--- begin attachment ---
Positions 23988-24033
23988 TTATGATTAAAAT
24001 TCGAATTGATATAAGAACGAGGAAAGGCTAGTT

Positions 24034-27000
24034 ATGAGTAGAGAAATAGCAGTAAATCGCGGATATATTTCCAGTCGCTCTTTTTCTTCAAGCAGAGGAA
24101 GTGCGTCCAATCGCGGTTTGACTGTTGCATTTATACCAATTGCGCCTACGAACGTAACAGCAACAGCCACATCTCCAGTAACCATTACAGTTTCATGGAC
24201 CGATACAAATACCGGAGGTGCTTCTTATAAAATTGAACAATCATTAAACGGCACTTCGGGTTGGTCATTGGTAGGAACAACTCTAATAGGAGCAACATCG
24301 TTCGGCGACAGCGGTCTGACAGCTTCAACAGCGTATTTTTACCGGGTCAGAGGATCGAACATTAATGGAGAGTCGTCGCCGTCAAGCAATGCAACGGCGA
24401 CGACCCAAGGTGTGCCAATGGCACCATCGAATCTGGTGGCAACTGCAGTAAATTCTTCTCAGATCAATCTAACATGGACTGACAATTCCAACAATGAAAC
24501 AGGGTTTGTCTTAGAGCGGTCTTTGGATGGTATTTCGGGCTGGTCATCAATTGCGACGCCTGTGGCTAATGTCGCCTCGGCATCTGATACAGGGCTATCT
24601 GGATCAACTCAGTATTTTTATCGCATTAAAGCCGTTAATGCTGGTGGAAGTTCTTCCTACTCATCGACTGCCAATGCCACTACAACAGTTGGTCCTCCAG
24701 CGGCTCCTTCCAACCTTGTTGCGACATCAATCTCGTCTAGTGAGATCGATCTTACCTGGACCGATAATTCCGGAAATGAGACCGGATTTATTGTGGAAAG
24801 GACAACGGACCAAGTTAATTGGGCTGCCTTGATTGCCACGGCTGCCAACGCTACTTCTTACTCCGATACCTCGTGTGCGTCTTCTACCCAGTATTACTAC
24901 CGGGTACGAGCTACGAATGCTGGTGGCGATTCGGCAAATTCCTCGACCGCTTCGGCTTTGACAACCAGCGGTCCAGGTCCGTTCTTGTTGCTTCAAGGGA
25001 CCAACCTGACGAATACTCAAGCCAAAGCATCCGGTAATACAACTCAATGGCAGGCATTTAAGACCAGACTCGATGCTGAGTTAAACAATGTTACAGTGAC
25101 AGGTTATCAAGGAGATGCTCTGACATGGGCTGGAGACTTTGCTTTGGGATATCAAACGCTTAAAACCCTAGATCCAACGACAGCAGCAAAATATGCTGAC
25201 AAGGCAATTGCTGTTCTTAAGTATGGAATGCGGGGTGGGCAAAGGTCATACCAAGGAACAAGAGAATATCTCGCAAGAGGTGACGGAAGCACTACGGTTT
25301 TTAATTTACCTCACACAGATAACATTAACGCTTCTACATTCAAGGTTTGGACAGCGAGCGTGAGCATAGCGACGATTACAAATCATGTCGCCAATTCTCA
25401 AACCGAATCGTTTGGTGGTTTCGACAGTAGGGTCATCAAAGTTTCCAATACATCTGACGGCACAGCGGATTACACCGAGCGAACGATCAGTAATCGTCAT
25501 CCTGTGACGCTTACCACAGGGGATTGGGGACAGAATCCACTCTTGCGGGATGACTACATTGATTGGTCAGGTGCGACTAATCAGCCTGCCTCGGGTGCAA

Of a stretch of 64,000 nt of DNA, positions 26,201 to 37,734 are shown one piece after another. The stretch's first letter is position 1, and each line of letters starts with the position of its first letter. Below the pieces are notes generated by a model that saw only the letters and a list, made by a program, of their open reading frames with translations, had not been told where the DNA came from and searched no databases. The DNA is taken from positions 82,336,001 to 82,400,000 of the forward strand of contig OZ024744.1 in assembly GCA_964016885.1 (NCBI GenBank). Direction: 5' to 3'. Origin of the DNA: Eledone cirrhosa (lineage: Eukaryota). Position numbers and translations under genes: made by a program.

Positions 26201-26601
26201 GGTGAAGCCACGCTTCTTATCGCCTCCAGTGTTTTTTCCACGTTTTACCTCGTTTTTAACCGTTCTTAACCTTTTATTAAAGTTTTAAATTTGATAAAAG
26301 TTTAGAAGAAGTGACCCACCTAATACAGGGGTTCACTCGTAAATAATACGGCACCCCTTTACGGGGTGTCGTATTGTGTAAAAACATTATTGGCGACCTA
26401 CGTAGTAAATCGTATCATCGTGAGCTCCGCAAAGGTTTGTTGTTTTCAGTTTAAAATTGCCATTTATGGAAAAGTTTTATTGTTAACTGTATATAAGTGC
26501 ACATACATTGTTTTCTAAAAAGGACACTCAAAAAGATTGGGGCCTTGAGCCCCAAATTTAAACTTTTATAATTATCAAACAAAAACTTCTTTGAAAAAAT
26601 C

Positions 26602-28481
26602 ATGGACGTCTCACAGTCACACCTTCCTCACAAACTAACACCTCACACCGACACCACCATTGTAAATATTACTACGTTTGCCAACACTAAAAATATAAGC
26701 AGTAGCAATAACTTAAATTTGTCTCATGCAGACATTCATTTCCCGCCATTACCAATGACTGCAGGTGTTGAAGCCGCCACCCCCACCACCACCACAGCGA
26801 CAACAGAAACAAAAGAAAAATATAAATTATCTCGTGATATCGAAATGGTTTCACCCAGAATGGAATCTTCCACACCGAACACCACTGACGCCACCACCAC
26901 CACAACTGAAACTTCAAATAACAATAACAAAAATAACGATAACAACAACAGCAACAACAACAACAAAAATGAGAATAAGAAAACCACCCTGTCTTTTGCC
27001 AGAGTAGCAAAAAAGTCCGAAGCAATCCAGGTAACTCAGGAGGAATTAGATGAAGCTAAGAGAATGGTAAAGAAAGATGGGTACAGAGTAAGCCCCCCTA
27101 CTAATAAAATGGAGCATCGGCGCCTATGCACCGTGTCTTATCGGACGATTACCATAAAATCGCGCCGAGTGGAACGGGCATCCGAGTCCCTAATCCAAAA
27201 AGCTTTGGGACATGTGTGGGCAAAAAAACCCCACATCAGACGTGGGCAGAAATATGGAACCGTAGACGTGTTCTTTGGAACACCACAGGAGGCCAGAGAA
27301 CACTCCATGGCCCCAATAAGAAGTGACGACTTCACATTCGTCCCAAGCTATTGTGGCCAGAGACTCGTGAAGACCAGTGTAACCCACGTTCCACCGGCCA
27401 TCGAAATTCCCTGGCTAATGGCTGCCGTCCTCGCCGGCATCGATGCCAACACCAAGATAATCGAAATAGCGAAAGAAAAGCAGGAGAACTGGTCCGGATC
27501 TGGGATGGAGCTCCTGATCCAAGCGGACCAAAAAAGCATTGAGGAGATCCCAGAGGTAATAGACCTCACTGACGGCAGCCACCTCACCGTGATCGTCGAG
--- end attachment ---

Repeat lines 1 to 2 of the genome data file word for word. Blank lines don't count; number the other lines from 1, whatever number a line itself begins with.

Positions 23988-24033
23988 TTATGATTAAAAT